Tuesday, June 14, 2011

Ready or Not Here I ... OUCH!

Everyone who has ever been succumbed as a child to their mother yelling "Get out of the house NOW!" knows how to play hide-and-seek.  It is the perfect pastime to ditch younger siblings/cousins (I was that younger sibling and cousin ... therapy starts next week).  The game also is the beginning of finding out if you are allergic to poison ivy, seeing how long you can go without screaming at the spider crawling on the tree you are standing behind, and realizing that your Punky Brewster high tops do not make you faster than the person who is "It".

However, my extended Texas family (there is a Louisiana side of the family, too.  Those stories will be in a future posting) kicked it up a notch.  Family get-togethers at grandma's house included enough food to feed the US Army with plenty of leftovers to get us through a long hard winter.  When you eat that much food you must succumb to a food coma for a good two hours and then partake in the street football festivities.  (Street football is similar to street hockey from Wayne's World: "Car coming!", "Game on!", and "Moonpie!"  I guess "Moonpie" was something my family created in an ode to my uncle.)  Anyway, by the time that everyone gets to the point of playing hide-and-seek it is already pitch black outside.

Since grandma lived behind the backwoods of east Texas the shadows created by the security light were like black holes.  So dark that you could stand in the middle of the shadow and no one could see you.  This made playing hide-and-seek in the dark adventurous!  Especially when we had at least 10 people playing. 

We would use the random patio table in the yard as base.  Grandma's yard had the deepest, darkest shadows plus climbing trees and all of the vehicles that the various family members used to make the trip.  Hiding options were endless!  However, the game would never have passed OSHA standards.  Grandma's yard also had dips, valleys, and potholes. 

Imagine running from the "It" person trying to get to the random patio table in the yard (that some cousin thought would be hilarious to move to the other side of the yard without telling anyone else) and either falling into a valley full of potholes or colliding with a person standing in a tree shadow.  You had those two scenarios and the scenarios were mandatory.  By the end of the game someone had a broken rib, someone else had a broken finger and everyone had scrapes and bruises.

Now when the family is able to get together we still look for an opportunity to play hide-and-seek in the dark.  We are not nearly as agile as our younger selves or are we any smarter.  But through the huffing and wheezing we are still able to laugh about all of it.  The games don't last as long and they usually end in having a beer to help with the pain of the scrapes and bruises and to relive the stories that just occurred and the ones that happened 20 years ago.


Strawberry said...

I love it!! Guess I'm glad I was inside playing board games and didn't know how dangerous the outside game had become! Take a pillow for the therapist's couch.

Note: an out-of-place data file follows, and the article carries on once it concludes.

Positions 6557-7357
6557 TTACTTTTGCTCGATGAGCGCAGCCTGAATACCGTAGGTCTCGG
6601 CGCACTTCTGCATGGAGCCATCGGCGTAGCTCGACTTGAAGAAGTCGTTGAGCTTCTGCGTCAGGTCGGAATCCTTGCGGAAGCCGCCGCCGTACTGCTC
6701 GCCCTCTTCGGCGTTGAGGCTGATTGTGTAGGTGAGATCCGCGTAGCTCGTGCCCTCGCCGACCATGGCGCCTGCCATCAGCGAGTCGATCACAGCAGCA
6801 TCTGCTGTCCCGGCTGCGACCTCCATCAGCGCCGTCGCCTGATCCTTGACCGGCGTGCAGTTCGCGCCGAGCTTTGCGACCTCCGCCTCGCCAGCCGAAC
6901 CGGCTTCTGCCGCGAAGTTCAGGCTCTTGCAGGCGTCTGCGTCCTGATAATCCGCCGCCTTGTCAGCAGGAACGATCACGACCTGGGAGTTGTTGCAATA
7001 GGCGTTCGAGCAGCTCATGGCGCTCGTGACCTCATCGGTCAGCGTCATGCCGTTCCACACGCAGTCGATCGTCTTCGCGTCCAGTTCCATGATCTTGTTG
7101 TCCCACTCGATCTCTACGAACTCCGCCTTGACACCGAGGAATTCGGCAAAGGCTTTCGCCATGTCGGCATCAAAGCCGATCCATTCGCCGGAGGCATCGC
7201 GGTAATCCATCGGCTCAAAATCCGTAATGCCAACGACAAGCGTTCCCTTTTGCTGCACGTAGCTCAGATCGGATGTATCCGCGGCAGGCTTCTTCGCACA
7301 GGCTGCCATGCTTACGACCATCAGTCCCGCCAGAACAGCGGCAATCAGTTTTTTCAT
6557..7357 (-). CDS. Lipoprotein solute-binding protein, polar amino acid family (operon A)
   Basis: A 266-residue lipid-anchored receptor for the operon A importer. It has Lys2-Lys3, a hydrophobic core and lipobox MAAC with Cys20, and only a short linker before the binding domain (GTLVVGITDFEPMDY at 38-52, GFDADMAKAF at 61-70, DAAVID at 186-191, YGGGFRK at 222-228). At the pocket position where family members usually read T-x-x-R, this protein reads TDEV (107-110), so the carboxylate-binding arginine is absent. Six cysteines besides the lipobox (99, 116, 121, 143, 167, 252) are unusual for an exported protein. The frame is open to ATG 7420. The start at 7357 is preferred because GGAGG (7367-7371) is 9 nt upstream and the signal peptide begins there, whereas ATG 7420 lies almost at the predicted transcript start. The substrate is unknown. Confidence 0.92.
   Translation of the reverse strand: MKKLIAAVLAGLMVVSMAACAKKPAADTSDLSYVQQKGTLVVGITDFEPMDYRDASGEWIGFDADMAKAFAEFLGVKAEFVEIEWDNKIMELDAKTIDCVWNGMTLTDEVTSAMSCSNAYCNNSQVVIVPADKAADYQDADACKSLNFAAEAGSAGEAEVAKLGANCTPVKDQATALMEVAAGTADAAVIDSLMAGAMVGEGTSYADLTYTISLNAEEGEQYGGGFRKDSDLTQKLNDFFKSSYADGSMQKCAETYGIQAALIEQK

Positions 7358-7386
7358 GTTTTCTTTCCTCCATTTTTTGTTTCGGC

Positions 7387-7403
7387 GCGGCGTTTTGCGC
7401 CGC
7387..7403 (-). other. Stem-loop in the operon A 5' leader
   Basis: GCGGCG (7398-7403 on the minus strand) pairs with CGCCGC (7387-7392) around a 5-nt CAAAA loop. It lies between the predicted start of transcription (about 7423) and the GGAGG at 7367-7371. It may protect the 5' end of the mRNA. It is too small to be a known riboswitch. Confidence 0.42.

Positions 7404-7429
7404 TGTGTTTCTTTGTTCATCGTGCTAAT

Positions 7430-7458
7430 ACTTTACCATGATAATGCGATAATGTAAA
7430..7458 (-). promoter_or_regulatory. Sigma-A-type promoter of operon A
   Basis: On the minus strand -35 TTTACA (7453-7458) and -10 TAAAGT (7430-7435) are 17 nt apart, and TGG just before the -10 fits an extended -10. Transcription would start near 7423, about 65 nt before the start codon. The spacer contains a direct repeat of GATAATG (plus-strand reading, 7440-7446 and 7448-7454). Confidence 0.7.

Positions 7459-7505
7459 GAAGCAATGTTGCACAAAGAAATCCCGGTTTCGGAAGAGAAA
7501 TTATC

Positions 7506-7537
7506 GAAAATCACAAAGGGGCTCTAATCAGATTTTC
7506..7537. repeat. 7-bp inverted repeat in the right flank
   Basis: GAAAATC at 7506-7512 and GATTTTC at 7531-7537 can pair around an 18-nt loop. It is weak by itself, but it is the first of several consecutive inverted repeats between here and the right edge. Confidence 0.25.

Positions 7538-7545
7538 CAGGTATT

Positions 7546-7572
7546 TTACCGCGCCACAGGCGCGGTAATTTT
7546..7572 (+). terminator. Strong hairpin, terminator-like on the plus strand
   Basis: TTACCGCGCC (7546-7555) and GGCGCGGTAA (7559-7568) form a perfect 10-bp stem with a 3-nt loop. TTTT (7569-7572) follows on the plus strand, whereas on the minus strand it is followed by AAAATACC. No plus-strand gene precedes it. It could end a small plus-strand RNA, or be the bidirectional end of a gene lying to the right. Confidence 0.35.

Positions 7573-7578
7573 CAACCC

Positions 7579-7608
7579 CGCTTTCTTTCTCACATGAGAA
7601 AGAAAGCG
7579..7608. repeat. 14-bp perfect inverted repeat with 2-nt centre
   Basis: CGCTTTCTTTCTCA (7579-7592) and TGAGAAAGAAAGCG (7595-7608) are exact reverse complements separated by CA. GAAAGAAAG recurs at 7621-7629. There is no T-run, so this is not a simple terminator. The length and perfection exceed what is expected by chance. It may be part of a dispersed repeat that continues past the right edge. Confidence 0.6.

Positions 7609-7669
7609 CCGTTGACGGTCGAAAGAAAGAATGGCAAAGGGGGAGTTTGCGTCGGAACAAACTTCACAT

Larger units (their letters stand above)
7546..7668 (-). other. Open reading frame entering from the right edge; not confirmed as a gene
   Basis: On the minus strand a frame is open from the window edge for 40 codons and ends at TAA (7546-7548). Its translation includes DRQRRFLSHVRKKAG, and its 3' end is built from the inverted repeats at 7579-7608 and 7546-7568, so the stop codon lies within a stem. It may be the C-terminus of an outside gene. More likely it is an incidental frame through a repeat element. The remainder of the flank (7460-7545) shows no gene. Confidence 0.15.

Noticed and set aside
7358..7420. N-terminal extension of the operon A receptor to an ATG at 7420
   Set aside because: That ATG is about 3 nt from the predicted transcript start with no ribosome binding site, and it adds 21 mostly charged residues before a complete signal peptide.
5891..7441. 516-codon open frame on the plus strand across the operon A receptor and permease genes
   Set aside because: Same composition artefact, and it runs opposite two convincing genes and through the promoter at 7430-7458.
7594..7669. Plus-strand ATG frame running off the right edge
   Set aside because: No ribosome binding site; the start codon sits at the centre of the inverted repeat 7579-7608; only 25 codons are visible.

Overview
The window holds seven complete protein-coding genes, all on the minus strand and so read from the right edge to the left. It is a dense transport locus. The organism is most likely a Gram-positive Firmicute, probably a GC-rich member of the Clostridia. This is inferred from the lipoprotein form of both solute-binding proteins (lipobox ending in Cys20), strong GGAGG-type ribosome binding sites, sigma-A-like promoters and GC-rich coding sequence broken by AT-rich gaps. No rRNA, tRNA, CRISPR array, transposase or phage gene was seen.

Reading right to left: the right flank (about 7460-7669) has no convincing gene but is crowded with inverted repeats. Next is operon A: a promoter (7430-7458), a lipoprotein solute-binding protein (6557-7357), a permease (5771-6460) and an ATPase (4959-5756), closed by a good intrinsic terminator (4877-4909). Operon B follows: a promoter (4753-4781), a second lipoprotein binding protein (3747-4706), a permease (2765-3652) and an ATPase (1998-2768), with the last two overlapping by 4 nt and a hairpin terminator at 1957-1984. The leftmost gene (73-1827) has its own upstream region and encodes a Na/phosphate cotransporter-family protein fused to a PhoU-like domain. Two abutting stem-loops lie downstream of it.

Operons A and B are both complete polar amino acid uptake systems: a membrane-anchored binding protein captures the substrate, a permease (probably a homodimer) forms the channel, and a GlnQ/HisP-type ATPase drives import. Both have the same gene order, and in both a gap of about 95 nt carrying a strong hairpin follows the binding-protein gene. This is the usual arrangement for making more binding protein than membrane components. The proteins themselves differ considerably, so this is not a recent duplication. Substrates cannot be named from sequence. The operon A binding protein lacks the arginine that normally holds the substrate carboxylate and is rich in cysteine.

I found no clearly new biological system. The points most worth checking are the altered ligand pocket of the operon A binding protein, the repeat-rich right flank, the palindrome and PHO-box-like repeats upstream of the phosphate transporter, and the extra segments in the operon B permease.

Teche said...

Trips down memory lane are so much fun! Thank you, but you forgot that there was also the perils of dodging the septic tank over flow from all of us staying in one house for more than a day! It was kind of like playing live action Atari pitfall at times. I think our last game was one of my favorites. It was a good way to say goodbye to MawMaw's place. I can still see Blake rolling around on the ground laughing in his shrub shaddow and therefore giving up his hiding place after I was desperatly trying to hike my leg up high enough to get into our climbing tree. See, we may not be as adgile as we used to but we have mental skills now. All I had to do was to get him to give up his spot so I could get back to base! lol Good times. Such good times.

Melissa Smith said...

I second that Teche! Melissa was able to partake in that last game at the lake and man how I didn't want it to end. She is the youngest of her cousins and never had the backwoods east texas upbringing that we had. After giving her warnings I mean things she could expect, she was still on board.

I remember things like "The Store", Tom Phillips place. Seemed to be the only place that sold IBC Rootbeer as a kid. I also remember 6 mile. 6 miles from what?!? Riding with Paw-paw into town not realizing that we were "the slowpokes" taking a Sunday drive regardless of the day.

The best memory for me was all of them. Never can I replace or replicate the smells in the air and the red iron dirt, yelling car during the football game and waiting and waiving as they drove by.

I do know that my last visit up there was for Ashley's baby shower and I walked with Bailey down the street from Joe Gonzales' place and was pointing out things to her about the old place. We met the new owner. The man was as nice as could be. We talked a bit and as I started walking back to Joe's his wife came out on the porch. All I can say is I'm pretty sure that Jean Smith still lives there under another name because it's scary how they look alike. Thanks Julie for the walk down memory lane. I found myself getting a little choked up thinking back...not sure if it was from the memories of the good times or the injuries from hide and seek in the dark!

Teche said...

Clint, that's funny because I never even thought about why it was called six mile! Do you guys remember how we used to make "houses" out of the two big wisteria bushes and spent most of our time picking the leafy branches of the mimosa trees to make beds and pillows? We could only play in there till all the bees ran us out! lol